OSC has done extensive cost comparisons between our rates and comparable services such as commercial cloud providers (e.g. Amazon), peer institutions (e.g. other Big 10 universities), federally-funded national resources (e.g. NSF's XSEDE), and maintaining a dedicated local cluster. When comparing the total cost of ownership (including compute hardware, power, cooling, software licensing, data storage, and operational staff) OSC costs are significantly lower than what would be expended at a cloud provider, other peer HPC centers, or with a local cluster. When comparing opportunity cost (e.g. the time it takes to prepare a proposal and the chances of it being approved), OSC's costs are significantly lower than what would be expended at national resources for all but our largest resource consumers.
Where does OSC funding come from?
Since its establishment more than 30 years ago, state funding for OSC has been made through a separate line item in the biannual state operating budget, directed through the Department of Higher Education. All state capital and operating appropriations in Ohio are considered public information, which available through the Legislative Service Commission website (https://www.lsc.ohio.gov). This funding comprises the majority of OSC's revenue. OSC funding is a separate line item from and not associated with the State's Share of Instruction (SSI) through DHE, which is the line item that supports Ohio’s higher education institutions. A fraction of OSC’s funding also comes directly from client fees (such as commercial clients and academic condo purchasers), as well as from sponsored research awards. The smallest portion of the funding comes from Ohio-based academic client fees.
Ohio Academic Fee Model FAQ
What are the service rates?
Ohio-based academic clients incur charges at the following rates (which are the SAME for Premium and Dedicated Compute services):
- Standard compute: $0.003 / core hour
- Huge memory compute: $0.004 / core hour
- GPU compute: $0.090 / GPU hour*
- Project storage: $3.20 / terabyte month*
*From July 2020 through June 2021, OSC will provide credits to each client equal to 50% of the charges that the client incurs for GPU-hours and TB months.
The table below shows how the core/GPU hour rates below translate into node hours on each of our clusters assuming one were to request all cores (and GPUs if applicable) in a node (rates include the 50% GPU discount through June 2021):
|Service||Core/GPU hour rate||Owens node hour rate||
Original Pitzer (Skylake) node hour rate
Pitzer Expansion (Cascade Lake) node hour rate
|Huge mem compute||$0.004||$0.19||$0.32||$0.19|
|GPU compute||$0.003 + $0.045||
$0.08 + $0.045 = $0.125
$0.12 + $0.090 = $0.210
|$0.14 + $0.090 = $0.230|
Is there a subsidy that Ohio-based academic clients receive?
Starting July 1st, 2020 OSC automatically issued a $1,000 credit to each faculty member that expires on June 30, 2021. This credit will be used to pay any fees until it is exhausted on June 30th. Based upon historical usage patterns, ~90% of faculty members are not expected to utilize more than the annual credit and hence are not expected to have to pay for OSC's services. Beginning in July 2021 OSC expects that faculty will be required to request this credit by reporting some student success and scholarship data. OSC will have more information once the details are determined.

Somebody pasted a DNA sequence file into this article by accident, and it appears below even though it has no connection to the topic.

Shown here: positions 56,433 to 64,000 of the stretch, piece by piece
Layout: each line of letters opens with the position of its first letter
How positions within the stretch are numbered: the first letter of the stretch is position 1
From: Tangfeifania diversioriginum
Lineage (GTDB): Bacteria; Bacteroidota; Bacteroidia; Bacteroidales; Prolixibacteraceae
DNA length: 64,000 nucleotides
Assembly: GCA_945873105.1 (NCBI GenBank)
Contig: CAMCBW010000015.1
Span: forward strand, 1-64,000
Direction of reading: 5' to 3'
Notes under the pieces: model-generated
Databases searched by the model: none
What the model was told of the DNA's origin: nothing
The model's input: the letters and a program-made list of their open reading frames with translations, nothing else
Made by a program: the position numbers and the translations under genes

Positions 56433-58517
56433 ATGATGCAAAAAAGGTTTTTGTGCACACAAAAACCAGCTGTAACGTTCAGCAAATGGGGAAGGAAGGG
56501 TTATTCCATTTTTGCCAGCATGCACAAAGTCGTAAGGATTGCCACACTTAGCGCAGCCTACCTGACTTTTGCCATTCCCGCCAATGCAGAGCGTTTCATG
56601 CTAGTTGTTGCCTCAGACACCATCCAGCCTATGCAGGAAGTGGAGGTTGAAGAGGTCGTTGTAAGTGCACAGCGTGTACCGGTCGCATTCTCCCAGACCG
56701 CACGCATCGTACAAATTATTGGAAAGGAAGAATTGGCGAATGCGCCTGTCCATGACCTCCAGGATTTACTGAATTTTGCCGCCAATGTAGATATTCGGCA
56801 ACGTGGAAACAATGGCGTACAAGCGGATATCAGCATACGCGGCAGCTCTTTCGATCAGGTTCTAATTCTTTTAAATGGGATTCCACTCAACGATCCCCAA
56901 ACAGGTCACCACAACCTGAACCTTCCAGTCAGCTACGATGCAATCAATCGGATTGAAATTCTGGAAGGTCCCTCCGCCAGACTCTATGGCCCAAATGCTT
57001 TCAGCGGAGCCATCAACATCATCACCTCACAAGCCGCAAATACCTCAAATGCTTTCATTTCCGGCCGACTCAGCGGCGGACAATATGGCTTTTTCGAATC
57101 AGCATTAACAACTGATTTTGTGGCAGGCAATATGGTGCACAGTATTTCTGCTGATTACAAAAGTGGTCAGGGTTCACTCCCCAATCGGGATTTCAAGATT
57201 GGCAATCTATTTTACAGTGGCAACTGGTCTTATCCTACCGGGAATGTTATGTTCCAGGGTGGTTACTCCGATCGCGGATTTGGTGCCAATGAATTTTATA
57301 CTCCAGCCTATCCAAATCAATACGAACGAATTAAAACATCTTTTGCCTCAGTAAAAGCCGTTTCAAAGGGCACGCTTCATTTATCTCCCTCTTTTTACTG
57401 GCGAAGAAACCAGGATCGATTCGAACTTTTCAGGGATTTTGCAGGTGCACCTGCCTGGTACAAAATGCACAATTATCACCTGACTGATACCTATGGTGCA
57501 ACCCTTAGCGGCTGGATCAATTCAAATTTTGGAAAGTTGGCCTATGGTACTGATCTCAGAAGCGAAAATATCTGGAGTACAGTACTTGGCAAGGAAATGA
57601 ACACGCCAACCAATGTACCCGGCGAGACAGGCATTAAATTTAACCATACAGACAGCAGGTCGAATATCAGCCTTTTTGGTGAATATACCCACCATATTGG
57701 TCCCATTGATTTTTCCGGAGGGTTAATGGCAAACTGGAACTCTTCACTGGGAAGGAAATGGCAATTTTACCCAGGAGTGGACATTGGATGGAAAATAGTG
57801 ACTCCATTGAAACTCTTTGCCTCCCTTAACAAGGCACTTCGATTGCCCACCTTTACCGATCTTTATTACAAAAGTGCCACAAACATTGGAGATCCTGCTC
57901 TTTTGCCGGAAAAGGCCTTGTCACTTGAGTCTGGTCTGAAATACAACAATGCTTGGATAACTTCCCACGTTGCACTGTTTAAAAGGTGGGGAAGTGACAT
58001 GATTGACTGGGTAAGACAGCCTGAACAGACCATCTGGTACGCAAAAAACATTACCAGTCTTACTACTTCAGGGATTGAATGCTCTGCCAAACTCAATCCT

In addition to the $1,000 per year credit, the rates listed above represent about 20% of OSC's actual costs to provide these services. The remaining 80% of the costs are being subsidized by a variety of other sources, including State funding and fees from commercial clients.
Will classroom projects incur bills?
OSC intends to encourage the use of its resources in the classroom and hence such usage will not incur charges to faculty or institutions. Faculty using OSC resources as part of a classroom project is eligible to request a $500 'classroom' credit in addition to their annual $1,000 credit. That credit expires at the end of the current semester. If the credit is fully exhausted before the end of the semester then additional credits can be requested.
What is a summary of the changes that took place on July 1st, 2020?
OSC eliminated Resource Units (RUs) and allocations, set heavily subsidized prices for all services (including ones that didn’t have RU charges in the past), and added annual per-faculty credits that for many faculty offset any fees incurred. Any fees not offset by credits are invoiced to that faculty member's university; how those fees are paid are decisions that are made at each university. OSC also implemented new administrative workflows to ensure universities and faculty have the ability to approve and set budget limits on resource usage in order to ensure no-one receives an unexpected bill.